Climate Change Communication from Cities in the United States

06.11.2017 - 12:00 to 13:30
Location : 
A 5,6 Raum A 231
Type of Event : 
AB B-Kolloquium
Constantine Boussalis, Ph.D.
Lecturer affiliation: 
Trinity College Dublin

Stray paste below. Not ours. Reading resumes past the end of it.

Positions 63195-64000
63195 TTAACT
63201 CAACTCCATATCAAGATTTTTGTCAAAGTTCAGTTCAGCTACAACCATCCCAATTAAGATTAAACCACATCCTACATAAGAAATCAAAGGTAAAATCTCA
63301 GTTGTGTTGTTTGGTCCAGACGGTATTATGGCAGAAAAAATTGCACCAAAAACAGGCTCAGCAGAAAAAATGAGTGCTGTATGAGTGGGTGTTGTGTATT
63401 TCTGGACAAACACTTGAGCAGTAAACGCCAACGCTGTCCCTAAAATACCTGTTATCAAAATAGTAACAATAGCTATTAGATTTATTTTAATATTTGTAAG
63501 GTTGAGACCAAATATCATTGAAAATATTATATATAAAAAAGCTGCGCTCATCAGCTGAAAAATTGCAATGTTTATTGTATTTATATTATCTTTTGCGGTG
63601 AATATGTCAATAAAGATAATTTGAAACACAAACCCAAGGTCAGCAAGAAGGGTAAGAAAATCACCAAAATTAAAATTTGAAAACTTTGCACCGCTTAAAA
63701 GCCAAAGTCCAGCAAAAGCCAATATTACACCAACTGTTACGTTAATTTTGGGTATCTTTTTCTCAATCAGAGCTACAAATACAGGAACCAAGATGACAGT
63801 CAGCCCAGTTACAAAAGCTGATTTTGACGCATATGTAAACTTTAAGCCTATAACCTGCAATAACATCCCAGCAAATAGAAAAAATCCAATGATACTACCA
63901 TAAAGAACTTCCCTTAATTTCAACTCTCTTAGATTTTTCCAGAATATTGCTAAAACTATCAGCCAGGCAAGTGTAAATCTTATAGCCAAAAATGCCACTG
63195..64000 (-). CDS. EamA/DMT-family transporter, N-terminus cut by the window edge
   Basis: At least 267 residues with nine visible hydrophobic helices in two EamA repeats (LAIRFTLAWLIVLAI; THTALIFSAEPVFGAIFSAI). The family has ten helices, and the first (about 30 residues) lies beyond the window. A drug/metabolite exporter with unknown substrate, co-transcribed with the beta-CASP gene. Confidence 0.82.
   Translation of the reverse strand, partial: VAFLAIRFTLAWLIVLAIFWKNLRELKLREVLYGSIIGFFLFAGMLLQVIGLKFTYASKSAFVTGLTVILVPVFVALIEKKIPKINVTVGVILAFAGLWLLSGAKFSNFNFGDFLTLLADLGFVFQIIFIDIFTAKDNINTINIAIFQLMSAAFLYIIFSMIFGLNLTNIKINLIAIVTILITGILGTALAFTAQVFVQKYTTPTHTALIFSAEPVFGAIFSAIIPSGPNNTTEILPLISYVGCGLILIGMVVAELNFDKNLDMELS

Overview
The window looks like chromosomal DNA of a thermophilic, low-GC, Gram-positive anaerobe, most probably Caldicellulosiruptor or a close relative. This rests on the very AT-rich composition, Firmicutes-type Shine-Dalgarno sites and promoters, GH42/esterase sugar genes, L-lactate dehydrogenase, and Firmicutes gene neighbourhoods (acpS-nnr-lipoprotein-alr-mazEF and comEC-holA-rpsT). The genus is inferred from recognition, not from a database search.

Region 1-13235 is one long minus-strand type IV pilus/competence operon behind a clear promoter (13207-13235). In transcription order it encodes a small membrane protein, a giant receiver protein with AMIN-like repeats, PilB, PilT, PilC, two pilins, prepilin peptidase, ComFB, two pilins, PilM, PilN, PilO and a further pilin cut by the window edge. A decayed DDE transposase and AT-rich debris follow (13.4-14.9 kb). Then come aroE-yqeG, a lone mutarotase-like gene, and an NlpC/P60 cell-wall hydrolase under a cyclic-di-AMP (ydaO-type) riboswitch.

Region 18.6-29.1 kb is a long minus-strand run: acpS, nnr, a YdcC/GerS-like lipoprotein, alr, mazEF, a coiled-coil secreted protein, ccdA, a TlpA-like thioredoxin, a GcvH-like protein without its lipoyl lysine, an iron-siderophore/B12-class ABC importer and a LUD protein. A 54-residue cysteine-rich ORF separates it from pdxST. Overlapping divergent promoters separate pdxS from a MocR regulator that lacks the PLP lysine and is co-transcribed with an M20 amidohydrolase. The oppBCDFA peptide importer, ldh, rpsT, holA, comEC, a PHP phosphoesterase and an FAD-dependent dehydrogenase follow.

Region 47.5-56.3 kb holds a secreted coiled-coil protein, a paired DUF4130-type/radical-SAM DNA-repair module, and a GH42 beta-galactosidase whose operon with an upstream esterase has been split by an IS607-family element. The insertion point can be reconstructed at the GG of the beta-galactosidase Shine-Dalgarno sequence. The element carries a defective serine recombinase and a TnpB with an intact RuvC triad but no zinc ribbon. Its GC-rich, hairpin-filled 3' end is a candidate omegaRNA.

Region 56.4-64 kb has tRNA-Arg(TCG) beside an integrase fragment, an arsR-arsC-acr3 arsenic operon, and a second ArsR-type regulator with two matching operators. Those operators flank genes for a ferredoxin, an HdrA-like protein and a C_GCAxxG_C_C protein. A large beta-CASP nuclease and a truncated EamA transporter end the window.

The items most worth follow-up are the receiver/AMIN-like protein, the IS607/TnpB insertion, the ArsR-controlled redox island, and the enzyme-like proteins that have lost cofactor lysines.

Abstract: Cities in the United States engage in climatic action, even in the face of gridlock and resistance at the federal level. While scholars point to action at the local level as critical to effective climate adaptation, the degree to which cities communicate climate change issues to their constituents have yet been fully explored. In this article, we evaluate how U.S. cities communicate climate change related issues, problems, and policies. We use a computer-assisted approach to evaluate climate change efforts by cities by examining the full text of press releases of 82 large cities in the United States. We first identify who discusses climate change, finding that many large cities in the United States address climate change in their public communication. Second, we examine the content of these discussions. Many cities discuss weather-related concerns in conjunction with broad collaborative efforts to address global warming, while city-based policy discussions focus more on energy and transportation efforts. Third, we evaluate the local factors associated with these discussions. We find that the city's climate vulnerability is particularly impactful in shaping the level and timing of climatic communication.